CHELONIANS IN JORDAN
Testudo Graeca Terrestris
Spur-thighed Mediterranean Tortoise
T. g. terrestris is characterized by a moderately domed carapace. In hatchlings and juveniles the shell is more flattened. The nuchal scute is narrow and increase in width posteriorly in 37 specimens of 42 examined. The cutting edge of the upper jaw is not concealed by fleshy lips. The superacaudal plate is undivided except in two specimens. The number of marginals ranges from 10 to 12, the mode being 11 (10,n = 4; 11,n=39; 12,n=5). The latero-posterior periphery of the carapace is bent clearly outwards in some specimens. The hind plastral lobe is rigid in juveniles. However, in mature females it is movable, but not in all males. The hind lobe is broadly notched posteriorly, especially in males. The tail lacks a spur and is shorter in females than in males. Males have slightly concave plastron. The dorsal surface of the forelimbs is covered with numerous heavy pointed scales, A spur is obvious on the thigh.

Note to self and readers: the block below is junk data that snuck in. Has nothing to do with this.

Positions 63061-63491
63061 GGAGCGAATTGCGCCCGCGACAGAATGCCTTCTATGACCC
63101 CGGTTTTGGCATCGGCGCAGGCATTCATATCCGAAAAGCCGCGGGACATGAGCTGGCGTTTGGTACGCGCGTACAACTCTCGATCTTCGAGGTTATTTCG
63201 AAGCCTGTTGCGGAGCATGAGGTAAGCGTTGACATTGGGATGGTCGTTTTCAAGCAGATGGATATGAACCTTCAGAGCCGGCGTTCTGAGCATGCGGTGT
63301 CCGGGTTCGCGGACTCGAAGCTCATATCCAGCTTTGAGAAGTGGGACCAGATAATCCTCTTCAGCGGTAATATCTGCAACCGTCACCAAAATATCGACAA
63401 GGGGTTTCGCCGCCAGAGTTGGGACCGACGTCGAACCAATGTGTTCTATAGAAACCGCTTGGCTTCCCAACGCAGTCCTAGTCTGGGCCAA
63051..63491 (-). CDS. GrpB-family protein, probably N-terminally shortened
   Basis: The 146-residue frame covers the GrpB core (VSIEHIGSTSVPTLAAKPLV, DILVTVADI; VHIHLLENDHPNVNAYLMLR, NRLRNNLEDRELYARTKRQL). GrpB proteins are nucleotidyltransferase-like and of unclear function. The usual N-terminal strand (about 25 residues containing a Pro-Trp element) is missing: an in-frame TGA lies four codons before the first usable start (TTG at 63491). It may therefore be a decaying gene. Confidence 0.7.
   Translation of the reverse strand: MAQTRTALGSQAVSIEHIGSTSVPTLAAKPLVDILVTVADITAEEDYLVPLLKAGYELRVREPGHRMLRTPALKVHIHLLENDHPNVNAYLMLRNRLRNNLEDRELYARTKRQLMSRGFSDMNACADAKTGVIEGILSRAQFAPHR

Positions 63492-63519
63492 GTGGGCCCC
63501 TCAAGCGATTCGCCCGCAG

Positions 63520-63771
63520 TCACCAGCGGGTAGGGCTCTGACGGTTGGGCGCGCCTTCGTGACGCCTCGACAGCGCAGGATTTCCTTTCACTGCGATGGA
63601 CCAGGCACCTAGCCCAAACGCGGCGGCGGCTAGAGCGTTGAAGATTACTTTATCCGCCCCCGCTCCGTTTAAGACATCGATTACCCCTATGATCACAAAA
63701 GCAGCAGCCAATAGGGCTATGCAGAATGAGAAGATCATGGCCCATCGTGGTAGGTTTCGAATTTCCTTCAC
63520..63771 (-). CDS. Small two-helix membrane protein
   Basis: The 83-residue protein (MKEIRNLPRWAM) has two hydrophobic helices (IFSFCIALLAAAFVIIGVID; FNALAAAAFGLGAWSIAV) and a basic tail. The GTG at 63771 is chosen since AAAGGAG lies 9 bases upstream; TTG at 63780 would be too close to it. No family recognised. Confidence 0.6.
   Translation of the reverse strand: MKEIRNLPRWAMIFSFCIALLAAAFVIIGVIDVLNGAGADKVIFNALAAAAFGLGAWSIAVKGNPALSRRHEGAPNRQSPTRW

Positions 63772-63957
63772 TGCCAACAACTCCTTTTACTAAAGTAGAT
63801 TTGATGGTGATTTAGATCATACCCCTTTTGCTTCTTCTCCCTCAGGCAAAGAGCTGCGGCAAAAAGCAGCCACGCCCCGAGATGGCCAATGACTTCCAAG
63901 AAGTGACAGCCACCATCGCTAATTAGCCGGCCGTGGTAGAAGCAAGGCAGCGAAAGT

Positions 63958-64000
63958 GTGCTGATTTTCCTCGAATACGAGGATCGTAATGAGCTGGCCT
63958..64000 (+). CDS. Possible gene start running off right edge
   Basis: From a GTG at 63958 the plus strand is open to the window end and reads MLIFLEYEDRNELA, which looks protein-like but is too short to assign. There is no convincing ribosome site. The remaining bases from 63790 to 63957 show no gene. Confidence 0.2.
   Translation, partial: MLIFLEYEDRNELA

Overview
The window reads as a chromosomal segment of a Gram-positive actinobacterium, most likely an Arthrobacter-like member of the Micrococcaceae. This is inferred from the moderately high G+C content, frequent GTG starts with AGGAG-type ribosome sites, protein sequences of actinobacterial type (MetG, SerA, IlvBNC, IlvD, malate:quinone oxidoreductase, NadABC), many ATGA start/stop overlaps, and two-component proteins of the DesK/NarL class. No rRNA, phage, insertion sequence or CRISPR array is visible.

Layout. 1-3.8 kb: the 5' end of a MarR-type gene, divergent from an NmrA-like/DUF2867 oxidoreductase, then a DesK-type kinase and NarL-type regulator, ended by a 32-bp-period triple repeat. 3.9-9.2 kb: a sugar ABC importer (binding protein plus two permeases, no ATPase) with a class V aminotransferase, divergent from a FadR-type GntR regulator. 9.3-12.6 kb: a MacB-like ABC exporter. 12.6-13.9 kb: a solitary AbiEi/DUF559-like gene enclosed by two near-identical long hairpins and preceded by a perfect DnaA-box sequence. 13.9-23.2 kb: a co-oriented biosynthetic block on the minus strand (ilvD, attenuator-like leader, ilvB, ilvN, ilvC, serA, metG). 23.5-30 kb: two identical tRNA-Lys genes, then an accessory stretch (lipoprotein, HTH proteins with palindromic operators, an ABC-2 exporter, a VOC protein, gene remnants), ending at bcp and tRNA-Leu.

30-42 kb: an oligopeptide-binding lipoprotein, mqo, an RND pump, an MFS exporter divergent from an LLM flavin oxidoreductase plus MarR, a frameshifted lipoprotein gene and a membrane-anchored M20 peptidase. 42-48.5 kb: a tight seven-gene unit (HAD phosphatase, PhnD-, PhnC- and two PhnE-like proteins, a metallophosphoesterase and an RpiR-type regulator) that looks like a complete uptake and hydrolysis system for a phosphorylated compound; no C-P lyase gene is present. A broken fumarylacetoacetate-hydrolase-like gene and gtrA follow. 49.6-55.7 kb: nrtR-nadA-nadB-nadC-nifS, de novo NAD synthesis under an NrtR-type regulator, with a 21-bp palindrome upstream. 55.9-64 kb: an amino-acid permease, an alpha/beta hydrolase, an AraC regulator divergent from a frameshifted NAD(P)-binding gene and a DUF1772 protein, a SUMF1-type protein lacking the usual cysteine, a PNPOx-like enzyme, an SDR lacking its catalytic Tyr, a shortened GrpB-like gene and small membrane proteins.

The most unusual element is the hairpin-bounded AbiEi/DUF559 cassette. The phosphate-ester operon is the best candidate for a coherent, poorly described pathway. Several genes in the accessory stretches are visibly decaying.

The carapace of adult specimens is yellowish or olive-green, with an irregular back blotch in the areola of each scute. The anterior and lateral periphery of each scute is tinged with varying shades of black. The plastron is olive-yellow with more or less yellow on the periphery, with or without black blotches of different sizes. The intensity of darkness seems to be correlated with the type of habitat. In areas with dense vegetation, the black colouration is intense, similarly in areas covered by black rocks as in Zarqa Ma’in.
The habitat of T. g. terrestis is highly variable. It was collected from open forested areas as well as sparsely vegetated areas, and from the Jordan Valley (300m below sea level) up to an elevation of 1,600 m above sea level.
T. g. terrestris is almost entirely herbivorous, utilizing fleshy leafed herbs mainly with preference to yellow flowers. In captivity they feed on green plants (lettuce, cabbage, cucumber), tomatoes and other vegetables.
Based on collected and observed specimens, it could be concluded that T. g. terrestris starts its activities in March with the highest peak in April and May with a second, lesser peak in September. The nadir of activity was observed in August, Beyond November, no specimens were collected or seen.